# Pi program snap-camera, to video. Output is an mp4 file
# p2v.sh [directory path] [series #. This is a 4 digit number with leading zeros. ex: 0001]
# The snap-camera program creates a file series that starts will image0001_0001.jpg
# and continues consecutively. The next series will start with image0002_0001.jpg, etc.
# Each series must start with 0001. I deleted some initial files in one of my series
# and avconv would not work until I renumbered the whole directory.
# I found these avconv option settings in a couple of places on the web. avconv has
# many options, and I have not experimented with them yet. See this site for more details:
# avconv options:
# -r : Incoming and outgoing frame rate, depending on the positioning the command.
# -i : Input files.
# -vcodec : What video codec to use.
# -crf : Quality level. Smaller numbers are better quality but create bigger files.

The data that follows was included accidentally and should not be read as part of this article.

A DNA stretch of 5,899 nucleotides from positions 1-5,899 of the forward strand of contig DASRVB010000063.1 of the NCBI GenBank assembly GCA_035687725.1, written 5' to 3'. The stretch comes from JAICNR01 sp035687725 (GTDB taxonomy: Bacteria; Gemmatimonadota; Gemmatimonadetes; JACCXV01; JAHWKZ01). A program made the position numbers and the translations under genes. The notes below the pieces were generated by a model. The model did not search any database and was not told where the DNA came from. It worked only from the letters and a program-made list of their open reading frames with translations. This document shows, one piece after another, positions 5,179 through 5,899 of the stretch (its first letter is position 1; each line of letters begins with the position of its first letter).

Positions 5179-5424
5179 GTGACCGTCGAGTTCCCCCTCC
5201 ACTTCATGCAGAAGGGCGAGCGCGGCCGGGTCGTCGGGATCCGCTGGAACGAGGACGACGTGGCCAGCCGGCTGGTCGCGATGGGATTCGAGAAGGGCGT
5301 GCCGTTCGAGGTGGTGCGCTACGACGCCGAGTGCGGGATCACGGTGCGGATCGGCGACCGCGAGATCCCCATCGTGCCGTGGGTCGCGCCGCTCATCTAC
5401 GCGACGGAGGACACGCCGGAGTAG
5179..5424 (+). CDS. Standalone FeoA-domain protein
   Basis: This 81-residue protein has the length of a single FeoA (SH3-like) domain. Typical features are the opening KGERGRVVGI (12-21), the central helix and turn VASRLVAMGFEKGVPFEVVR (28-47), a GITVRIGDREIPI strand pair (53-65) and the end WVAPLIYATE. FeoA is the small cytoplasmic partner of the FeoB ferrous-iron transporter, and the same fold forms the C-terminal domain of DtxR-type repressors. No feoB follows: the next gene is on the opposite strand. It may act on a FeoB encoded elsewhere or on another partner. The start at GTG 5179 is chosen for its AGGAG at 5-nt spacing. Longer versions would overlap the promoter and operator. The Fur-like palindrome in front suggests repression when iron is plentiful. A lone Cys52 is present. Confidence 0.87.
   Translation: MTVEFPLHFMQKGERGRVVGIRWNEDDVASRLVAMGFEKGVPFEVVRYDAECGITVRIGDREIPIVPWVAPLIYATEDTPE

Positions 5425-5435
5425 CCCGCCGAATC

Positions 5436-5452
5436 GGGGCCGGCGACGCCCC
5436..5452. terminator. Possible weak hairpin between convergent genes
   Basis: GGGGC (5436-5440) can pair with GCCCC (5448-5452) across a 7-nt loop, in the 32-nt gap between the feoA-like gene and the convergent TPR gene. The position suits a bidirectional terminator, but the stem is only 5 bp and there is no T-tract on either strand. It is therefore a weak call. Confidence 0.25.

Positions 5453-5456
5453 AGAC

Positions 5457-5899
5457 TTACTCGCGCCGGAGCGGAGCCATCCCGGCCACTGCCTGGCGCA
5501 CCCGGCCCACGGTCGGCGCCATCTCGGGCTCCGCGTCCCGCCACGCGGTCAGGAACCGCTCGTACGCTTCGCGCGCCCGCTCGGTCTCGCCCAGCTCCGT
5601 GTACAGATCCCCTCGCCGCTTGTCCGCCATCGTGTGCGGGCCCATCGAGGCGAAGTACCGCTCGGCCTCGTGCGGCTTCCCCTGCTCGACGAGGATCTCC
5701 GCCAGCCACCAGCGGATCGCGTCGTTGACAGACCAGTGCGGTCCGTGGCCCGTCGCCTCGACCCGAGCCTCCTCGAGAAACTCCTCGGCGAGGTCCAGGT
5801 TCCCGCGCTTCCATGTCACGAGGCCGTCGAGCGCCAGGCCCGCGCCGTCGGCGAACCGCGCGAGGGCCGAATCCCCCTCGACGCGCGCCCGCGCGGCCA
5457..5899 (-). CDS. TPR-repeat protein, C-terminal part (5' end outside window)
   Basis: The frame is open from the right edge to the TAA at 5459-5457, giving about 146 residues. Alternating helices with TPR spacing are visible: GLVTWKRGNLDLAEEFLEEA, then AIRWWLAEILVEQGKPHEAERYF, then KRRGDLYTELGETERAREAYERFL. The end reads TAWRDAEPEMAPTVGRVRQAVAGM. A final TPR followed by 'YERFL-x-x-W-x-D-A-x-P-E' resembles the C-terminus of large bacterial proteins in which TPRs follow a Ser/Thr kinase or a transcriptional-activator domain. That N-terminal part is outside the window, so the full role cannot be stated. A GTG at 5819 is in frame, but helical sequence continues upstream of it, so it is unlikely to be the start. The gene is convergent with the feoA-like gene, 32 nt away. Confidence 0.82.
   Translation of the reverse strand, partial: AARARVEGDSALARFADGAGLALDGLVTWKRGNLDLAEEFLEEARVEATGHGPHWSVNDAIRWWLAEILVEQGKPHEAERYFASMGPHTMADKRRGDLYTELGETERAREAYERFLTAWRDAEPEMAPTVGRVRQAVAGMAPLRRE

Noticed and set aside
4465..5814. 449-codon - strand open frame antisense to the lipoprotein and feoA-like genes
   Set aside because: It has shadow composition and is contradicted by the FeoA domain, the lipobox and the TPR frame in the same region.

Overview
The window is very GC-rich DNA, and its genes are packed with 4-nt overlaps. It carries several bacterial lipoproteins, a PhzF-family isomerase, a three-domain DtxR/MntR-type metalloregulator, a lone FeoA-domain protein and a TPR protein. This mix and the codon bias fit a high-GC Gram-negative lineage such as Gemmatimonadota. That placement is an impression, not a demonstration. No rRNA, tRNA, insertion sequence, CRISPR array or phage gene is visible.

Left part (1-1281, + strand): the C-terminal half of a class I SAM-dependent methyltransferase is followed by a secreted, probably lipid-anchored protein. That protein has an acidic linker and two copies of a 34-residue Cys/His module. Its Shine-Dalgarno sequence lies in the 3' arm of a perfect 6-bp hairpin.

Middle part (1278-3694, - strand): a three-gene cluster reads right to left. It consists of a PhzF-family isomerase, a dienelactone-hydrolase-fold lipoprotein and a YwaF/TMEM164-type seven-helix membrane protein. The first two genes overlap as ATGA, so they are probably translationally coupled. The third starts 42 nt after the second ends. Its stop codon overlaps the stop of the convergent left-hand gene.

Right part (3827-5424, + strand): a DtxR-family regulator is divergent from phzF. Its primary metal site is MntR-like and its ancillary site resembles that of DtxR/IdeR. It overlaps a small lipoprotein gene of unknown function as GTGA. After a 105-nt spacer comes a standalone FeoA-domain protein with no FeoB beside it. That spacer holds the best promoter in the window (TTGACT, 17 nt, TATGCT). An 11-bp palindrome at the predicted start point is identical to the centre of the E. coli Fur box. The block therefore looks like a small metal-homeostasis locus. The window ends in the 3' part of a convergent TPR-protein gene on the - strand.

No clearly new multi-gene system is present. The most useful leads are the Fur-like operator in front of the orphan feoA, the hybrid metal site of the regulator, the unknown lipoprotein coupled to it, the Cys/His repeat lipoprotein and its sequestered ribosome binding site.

# -g : Group Of Picture size. ?
# -vf : Video filters
if [ -z "$1" ]
echo "Param 1: No directory supplied!"
elif [ -z "$2" ]
echo "Param 2: No File name series number! Enter the first, four digit number in the file name, the one that comes BEFORE the underscore."
avconv -r 10 -i $1/image$2_%04d.jpg -r 10 -vcodec libx264 -crf 15 -g 15 \
-vf crop=2592:1458,scale=1280:720 $1_$2.mp4
That's most of what you need to know to make time lapse videos of your own, If you try this yourself, leave a comment about how it worked out. Put your videos up the web and lets see what you did. I will add some more video links to this, but as my Ubuntu box died two days ago (2/9/14), that may take some time.
Have fun, Bill